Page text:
Boaters are being asked to take precautions around Martha’s Vineyard after several right whales were seen breaching not far from the island in recent days. 

Officials announced the new slow zone in place south of the Vineyard on Monday. 7NEWS later spoke with one of the scientists aboard the New England Aquarium aerial survey plane that spotted the whales, who explained officials with the National Oceanic and Atmospheric Administration establish such slow zones to warn boaters that whales are present. 

Speaking this week, associate research scientist Orla O’Brien, who was aboard the plane, said it’s crucial to protect the endangered right whales. 

There are less than 350 right whales alive today, according to O’Brien. One of their major causes of death, O’Brien said, is collisions with boats.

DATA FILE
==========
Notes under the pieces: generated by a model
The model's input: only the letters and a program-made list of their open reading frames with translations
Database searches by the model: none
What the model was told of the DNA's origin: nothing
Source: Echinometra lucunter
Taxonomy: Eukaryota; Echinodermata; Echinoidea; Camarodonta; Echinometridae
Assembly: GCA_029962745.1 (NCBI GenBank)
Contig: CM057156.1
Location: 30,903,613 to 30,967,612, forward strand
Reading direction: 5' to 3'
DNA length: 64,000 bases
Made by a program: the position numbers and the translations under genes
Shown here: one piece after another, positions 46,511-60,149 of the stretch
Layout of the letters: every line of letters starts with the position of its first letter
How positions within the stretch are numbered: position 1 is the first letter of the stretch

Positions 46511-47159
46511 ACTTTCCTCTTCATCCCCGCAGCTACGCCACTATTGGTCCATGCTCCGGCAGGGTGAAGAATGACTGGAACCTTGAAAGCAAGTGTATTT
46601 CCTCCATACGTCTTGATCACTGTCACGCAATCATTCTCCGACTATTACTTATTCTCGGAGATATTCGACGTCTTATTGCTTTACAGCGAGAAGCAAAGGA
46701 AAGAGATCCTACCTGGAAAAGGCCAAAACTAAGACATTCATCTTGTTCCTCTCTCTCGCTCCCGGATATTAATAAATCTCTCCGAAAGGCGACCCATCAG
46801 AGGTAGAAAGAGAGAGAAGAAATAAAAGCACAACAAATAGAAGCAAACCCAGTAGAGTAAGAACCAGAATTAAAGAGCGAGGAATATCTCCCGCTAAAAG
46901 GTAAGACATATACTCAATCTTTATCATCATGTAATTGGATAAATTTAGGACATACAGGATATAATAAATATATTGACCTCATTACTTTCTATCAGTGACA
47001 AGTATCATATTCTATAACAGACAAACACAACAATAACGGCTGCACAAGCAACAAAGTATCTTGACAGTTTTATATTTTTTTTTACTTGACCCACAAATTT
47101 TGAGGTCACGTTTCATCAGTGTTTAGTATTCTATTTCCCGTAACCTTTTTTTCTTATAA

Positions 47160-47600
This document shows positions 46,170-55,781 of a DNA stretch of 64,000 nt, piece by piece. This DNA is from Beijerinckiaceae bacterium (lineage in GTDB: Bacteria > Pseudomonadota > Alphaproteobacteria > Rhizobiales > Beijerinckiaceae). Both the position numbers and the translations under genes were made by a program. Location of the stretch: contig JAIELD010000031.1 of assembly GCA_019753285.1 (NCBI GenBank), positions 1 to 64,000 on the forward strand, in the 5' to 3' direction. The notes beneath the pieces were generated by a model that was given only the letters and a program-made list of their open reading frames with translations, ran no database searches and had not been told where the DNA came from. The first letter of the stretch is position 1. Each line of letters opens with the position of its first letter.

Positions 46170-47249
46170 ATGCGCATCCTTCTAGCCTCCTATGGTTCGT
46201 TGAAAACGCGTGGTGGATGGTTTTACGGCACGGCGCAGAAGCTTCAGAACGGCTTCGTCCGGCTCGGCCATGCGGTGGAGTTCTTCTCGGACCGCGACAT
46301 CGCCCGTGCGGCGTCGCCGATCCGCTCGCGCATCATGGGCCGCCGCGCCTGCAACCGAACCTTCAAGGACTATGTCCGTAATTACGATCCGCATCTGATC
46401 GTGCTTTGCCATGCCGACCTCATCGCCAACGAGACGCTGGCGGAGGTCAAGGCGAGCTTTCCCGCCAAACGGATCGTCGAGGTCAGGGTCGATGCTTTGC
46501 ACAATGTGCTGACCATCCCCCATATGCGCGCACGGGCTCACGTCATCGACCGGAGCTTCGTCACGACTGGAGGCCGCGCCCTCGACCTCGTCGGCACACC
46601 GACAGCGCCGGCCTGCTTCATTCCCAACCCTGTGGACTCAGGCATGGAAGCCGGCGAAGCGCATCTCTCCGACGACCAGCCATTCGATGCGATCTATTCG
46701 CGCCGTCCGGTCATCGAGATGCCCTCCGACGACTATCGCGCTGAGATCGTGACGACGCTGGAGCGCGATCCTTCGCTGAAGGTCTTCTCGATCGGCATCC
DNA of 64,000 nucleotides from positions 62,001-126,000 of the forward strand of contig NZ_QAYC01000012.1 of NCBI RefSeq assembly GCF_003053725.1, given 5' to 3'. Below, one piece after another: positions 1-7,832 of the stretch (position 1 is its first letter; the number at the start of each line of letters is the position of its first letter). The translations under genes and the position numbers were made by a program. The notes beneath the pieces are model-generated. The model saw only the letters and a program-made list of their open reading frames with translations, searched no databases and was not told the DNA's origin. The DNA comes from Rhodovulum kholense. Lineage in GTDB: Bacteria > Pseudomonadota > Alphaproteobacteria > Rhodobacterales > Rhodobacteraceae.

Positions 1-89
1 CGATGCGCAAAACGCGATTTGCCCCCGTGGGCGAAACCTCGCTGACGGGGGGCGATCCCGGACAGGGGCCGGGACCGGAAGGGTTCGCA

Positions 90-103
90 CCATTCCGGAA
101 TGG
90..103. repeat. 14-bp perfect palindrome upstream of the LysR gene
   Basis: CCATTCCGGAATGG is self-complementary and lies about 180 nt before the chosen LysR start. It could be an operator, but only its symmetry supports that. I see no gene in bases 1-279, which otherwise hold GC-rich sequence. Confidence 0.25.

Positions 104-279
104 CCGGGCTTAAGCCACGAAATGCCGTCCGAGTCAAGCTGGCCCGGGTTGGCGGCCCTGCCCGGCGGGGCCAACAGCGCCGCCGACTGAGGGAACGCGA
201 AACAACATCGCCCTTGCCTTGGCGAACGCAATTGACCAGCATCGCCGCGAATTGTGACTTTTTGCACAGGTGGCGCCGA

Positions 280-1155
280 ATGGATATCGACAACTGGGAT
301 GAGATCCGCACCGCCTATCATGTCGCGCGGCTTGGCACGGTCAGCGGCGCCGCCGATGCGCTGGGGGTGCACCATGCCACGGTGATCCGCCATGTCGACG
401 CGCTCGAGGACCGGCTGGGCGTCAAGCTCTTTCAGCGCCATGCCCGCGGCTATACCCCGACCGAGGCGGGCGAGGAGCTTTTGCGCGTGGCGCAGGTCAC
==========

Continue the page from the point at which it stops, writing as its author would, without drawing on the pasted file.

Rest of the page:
This is not the first whale sighting even in recent months. 

Over the summer, several whales were seen off the coast of Plymouth. One breached and landed on a boat full of people. 

Then, just last week, three right whales were spotted in the Cape Cod Canal, forcing the waterway to completely shut down. 

“We’ve seen whales come in larger numbers in the last month and we’ve seen evidence of feeding so that’s why they’re there,” O’Brien said. 

With more and more whales making their home near Massachusetts, scientists have said they’re hopeful the slow zones will keep them safe and sound at sea. 

The new slow zone off Martha’s Vineyard is expected to be in effect through at least March 25.

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